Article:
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Jairam: Will consider extra safeguards for Jaitapur

March 16, 2011 1 comment

From the Indian Express

March 16, 2011

Even as the nuclear crisis in Japan deepens and concerns over nuclear safety mount across the globe, Environment Minister Jairam Ramesh on Tuesday said that additional safeguards and design specifics would be considered for the proposed Jaitapur nuclear plant in Maharashtra. The proposed plant off the Ratnagiri coast has been the target of protests by social and environmental activists.

“Yesterday the Prime Minister made a detailed statement in Parliament. I know the Nuclear Power Corporation is re-looking on its safety systems, re-looking at design,” Ramesh said in response to a query on whether the government was reconsidering the project in the wake of the radioactive leaks being reported in Japan’s nuclear facility following the earthquake and tsunami.

The minister said though the issue was one of concern to all, the issue of safety at nuclear plants was under the purview of the Atomic Energy Regulatory Board. He was speaking on the sidelines of a conclave on Business and Climate Change here.

“This appropriately is a subject that has to be dealt with by the Atomic Energy Regulatory Board and based on the technical reviews that the NPCIL (Nuclear Power Corporation of India Limited) does, we will certainly be in touch with them, and if additional safeguards have to be built in as part of the environmental clearance, we will certainly look at it,” he added.

Meanwhile, the CPM issued a politburo statement, calling for immediate halt to the Jaitapur project. “Given the crisis which has developed in some of the nuclear power reactors in Japan…, it is imperative that the environmental clearance given to the project be withdrawn,” it said.

20 years, 92 quakes: Ground trembles beneath Jaitapur’s feet

March 16, 2011 Leave a comment

Viju B in Times of India

March 16, 2011,

MUMBAI: Fukushima has become part of the local lexicon at Jaitapur. As news of the apocalypse-like situation in Japan reaches the far corners of villages in and around the area, residents have increased their agitation against the proposed 9,900 mw nuclear power plant.

Jaitapur area falls in the seismic zone 3 category, and data from the Geological Survey of India shows that between 1985 and 2005, there were 92 earthquakes.

The biggest earthquake in Jaitapur, recorded in 1993, measured 6.2 on the Richter scale. The ground is unstable, say activists and geologists, and there is no guarantee that the government’s safeguards will protect the people and ecologically sensitive Konkan coast from a nuclear disaster should there be another earthquake.

Environmental activist Pradeep Indulkar said: “The third explosion at the Fukushima plant in Japan on Tuesday confirms that in the event of an earthquake, precautionary measures and safeguards will not avert a disaster. It is better not to have a nuclear power plant in this seismic zone region.”

At Shivane village, 20 km from Jaitapur, Chandrakant Padkar remembers the day the earth shook and the road outside his house vanished. The unreported earthquake took place two years ago, and the village still bears the scars. Now, with the government’s plans to set up the nuclear plant here, the gorge has taken on a more ominous avatar.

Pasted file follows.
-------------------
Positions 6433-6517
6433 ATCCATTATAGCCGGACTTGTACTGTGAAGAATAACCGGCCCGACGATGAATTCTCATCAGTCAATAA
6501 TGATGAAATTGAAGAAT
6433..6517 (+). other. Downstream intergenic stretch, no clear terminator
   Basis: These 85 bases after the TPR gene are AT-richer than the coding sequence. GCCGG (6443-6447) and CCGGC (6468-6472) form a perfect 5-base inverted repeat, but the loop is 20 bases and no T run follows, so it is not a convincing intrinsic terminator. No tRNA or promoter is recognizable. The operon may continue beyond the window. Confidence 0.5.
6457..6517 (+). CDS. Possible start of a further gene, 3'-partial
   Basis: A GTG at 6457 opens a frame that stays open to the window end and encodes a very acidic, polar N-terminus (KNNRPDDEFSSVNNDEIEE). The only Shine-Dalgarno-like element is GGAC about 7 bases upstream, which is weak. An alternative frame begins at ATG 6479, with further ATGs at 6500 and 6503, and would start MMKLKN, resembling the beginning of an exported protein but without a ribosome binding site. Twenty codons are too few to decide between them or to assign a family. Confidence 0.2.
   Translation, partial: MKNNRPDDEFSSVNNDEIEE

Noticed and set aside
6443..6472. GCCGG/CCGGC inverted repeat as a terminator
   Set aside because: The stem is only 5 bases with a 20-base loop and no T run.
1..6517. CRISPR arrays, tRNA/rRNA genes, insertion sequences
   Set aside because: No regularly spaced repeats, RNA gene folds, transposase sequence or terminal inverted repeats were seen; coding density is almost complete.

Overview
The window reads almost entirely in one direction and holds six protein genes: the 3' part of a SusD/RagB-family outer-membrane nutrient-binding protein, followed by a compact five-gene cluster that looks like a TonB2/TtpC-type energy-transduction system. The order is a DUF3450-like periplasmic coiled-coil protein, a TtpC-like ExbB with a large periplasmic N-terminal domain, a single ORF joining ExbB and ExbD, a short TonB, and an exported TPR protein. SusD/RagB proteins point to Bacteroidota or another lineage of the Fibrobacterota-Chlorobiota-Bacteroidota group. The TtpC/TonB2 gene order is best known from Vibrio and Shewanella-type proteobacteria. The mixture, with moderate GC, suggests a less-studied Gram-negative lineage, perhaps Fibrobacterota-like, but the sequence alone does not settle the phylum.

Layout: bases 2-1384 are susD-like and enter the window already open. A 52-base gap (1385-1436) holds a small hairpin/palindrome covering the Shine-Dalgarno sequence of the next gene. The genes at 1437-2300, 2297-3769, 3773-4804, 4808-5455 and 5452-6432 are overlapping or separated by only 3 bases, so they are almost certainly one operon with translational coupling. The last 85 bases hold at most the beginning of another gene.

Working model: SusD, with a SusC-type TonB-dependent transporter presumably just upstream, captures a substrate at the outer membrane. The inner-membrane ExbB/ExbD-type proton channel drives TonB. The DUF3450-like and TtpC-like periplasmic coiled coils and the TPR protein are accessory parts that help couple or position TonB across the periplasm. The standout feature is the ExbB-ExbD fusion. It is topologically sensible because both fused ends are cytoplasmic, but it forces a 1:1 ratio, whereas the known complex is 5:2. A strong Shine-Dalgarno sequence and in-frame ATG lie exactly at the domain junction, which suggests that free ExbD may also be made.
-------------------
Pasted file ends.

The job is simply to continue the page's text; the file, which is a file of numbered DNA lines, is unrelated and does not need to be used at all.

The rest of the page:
Protest against Jaitapur nuclear plant

March 16, 2011 1 comment

Siddharth Gadkari in Pune Mirror

March 16, 2011

With Japan’s nuclear power plant explosions, locals and activists have intensified their agitation against the proposed Jaitapur nuclear power project in Ratnagiri.

The Lokshasan Andolan strongly condemned the project, terming it a fascist onslaught on people meant to crush their resistance. Lokshashan Andolan’s Lal Nishan Party (Leninist) Lokayat held a press conference to address this on Tuesday.

Former Justice P B Sawant, founder of the organisation, criticised  the state saying, “Till before the Japanese  nuclear meltdown, India’s nuclear authorities said that if that earthquake-prone Japan could operate nuclear reactors, then India could definitely do so. However, this disaster clearly shows what could happen in Jaitapur.”

He also said that if a major accident were to take place at Jaitapur-Madban, then the western region of Maharashtra, including Pune, would be radiocatively contaminated even 25 years later.

Quite a large area would also have to be permanently evacuated. “Are we ever going to allow this,” he asked. While  addressing MLAs and MLCs in the central hall of Maharashtra Legislature on Monday, former Atomic Energy Commission chairman, Anil Kakodkar said, “Indian nuclear reactors have ‘engineered safeguards’ which would be activated automatically in case of an emergency.”

Niraj Jain of Lokayat replied with, “Nuclear experts worldwide have described India’s nuclear power plants as amongst the ‘most dangerous in the world’. There have been at least 300 accidents at India’s reactors, for example the accident at Narora in Uttar Pradesh in 1993 and Kakrapar in 1994. How can Kakodkar guarantee the safety of the Jaitapur plant?”

As retired judges, academicians and scientists who support the struggle have been barred from entering Ratnagari, activists plan to stage a Dharna on Thursday, March 17, outside the Pune’s Collectorate, demanding the Jaitapur Nuclear Plant be scrapped.

The government said additional environmental safeguards at the proposed Jaitapur plant can be considered. “What has happened is horrendous. Japan, which is best prepared to deal with earthquakes to lose so much life and property and particularly the nuclear catastrophe is a great concern for all of us,” Jairam Ramesh said in Delhi earlier today.